The influence of poultry waste and other nitrogen sources upon carbohydrate fermentation in vitro and glucose metabolism in vivo in sheep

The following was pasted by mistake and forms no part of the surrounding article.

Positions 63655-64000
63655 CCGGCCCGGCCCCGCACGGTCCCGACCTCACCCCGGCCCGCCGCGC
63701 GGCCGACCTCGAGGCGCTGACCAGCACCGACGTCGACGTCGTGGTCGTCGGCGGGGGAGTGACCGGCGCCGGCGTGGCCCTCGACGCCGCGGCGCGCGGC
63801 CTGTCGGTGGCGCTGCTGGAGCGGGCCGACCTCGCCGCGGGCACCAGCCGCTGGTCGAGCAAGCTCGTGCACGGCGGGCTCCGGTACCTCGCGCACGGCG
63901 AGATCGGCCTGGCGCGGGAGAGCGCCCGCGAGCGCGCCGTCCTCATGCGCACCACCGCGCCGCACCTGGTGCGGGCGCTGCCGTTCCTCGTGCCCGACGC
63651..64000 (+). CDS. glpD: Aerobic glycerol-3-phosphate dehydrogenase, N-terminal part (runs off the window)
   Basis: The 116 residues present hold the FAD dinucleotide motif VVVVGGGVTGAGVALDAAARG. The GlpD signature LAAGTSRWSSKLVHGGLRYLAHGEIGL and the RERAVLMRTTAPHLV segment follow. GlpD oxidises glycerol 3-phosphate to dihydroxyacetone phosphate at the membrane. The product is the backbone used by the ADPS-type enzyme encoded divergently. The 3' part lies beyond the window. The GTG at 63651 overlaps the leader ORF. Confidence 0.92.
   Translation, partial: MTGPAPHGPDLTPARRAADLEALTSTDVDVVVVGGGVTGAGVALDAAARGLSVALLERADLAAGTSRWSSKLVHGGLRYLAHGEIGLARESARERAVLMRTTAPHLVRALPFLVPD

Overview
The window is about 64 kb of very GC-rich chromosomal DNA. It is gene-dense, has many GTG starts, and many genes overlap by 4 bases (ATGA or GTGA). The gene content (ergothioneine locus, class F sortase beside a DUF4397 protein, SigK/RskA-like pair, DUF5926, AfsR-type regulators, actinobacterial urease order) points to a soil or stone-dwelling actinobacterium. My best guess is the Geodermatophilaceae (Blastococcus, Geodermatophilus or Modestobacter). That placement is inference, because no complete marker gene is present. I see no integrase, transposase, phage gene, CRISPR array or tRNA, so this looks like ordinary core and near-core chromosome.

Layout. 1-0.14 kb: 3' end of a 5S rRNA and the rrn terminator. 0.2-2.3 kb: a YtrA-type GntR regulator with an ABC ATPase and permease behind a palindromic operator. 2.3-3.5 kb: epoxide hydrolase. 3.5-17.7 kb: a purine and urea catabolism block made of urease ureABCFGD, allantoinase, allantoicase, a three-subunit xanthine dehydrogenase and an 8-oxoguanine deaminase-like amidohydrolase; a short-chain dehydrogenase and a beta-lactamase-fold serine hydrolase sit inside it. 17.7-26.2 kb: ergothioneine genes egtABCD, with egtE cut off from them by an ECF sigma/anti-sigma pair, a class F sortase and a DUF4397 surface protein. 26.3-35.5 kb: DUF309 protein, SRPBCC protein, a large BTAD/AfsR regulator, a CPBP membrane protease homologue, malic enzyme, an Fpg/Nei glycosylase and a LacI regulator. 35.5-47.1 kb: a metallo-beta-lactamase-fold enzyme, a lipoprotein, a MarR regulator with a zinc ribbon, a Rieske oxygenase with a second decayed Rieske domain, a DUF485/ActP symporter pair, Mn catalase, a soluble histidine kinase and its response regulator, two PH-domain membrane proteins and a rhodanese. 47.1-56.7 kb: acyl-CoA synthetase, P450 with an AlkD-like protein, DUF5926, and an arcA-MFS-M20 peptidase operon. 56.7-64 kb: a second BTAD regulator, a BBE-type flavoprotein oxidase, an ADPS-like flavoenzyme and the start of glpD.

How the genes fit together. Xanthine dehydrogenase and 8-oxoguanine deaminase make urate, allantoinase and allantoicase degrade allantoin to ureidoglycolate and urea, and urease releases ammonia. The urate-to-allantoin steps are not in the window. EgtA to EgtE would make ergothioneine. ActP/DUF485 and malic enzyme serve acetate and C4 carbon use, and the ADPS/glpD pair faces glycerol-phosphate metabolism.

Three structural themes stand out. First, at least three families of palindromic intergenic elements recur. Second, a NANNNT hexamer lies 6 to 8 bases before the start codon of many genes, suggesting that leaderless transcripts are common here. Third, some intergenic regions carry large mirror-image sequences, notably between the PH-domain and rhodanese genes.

Experiments were conducted to investigate the comparative effects of the nitrogen sources, poultry waste, urea or casein/fish meal on the microbial fermentation of carbohydrates in vitro and on in vivo glucose metabolism in sheep. In vitro studies An artificial rumen designed by Czerkawski and Breckenridge (1969) was used in the present study. A series of short term incubations were carried out in which starch or cellulose was incubated with casein, urea, poultry waste or casein + urea. These food combinations were isonitrogenous and had identical dry matter contents. An additional treatment containing grass cubes, hay and poultry waste was also studied. Control incubations were carried out in parallel with all treatment incubations. Nutrients used in control incubations were grass cubes and hay. The duration of each incubation was 61/2h. Fermentation parameters studied were, rate of gas production, pH, and concentrations of volatile fatty acids and ammonia. The fermentation of poultry waste with either of the carbohydrate sources gave rise to a higher volume of gas production than either casein or urea. Urea resulted in a reduction in the volume of gas in the incubation vessels and caused a much larger increase in pH of the incubation medium than did poultry waste. Using mixtures based on starch, the total gas produced in the medium containing poultry waste after 60 and 390 min. of incubation was 44% and 100% greater respectively than that produced from the medium containing casein. Similarly when poultry waste was fermented with cellulose, the total gas production after 60 and 390 min. was 59% and 108% greater respectively than that produced from the fermentation of cellulose + casein. The differences in gas production between urea and poultry waste or urea and casein were not quantified since urea resulted in a reduction in the volume of gas produced. From the starch and cellulose based diets, VFA production in the presence of poultry waste was greater than that from either casein or urea. At the end of incubation, production of VFA from the fermentation of starch + poultry waste was 1.5 or 3.5 times greater than that from starch + casein or starch + urea respectively. Similarly, for a mixture containing cellulose, VFA production in the presence of poultry waste was 2.3 or 6 times higher than that derived from casein or urea respectively. With both starch and cellulose, poultry waste maintained much lower concentrations of ammonia and much lower levels of pH than did urea but considerably higher than those observed with casein. Incubation of grass cubes and hay with poultry waste resulted in greater production of gas and VFA than that obtained from the controls (grass cubes and hay). In vivo studies The primed-continuous infusion technique of Steele et al. (1956) was used to study the comparative effects of poultry waste, urea or fish meal on glucose metabolism with 3 sheep using a 3 x 3 Latin square design. The animals were frequently fed during the experimental period and were maintained on medium quality high roughage diets. Although there were no significant changes in blood glucose level in sheep receiving different nitrogen supplements, the urea and poultry waste containing diets showed a tendency to give lower values than did the fish meal diet. Similarly overall mean insulin concentrations tended to be higher for the fish meal diet than those for the poultry waste or urea diet. Plasma levels of free fatty acid showed small differences between diets which were not significant. Irreversible loss of glucose, glucose pool size, glucose space were estimated. In three out of nine infusions plateau specific activity of glucose was achieved. Consequently, these parameters were calculated for two animals only on each of the dietary treatments. When a plateau glucose specific activity was not attained, the animals exhibited irregular feeding behaviour after about 3h. of infusion and blood analysis showed that they had unusually high levels of cortisol. Plasma glucose concentrations of these animals throughout the infusion period, varied considerably. It appears that uneven feeding behaviour resulted in large fluctuations in the plasma glucose concentrations and specific activity. The results of the in vitro study indicated that poultry waste is more efficient in promoting the utilization of both starch and cellulose than either urea or casein. Poultry waste also caused an improvement in the overall digestion of natural roughage feeds. It was not possible to draw firm conclusion on the results of in vivo experiments because, of the variable data. No significant differences were observed in the concentrations of plasma glucose, insulin, urea or free fatty acids between dietary treatments of fish meal, urea or poultry waste.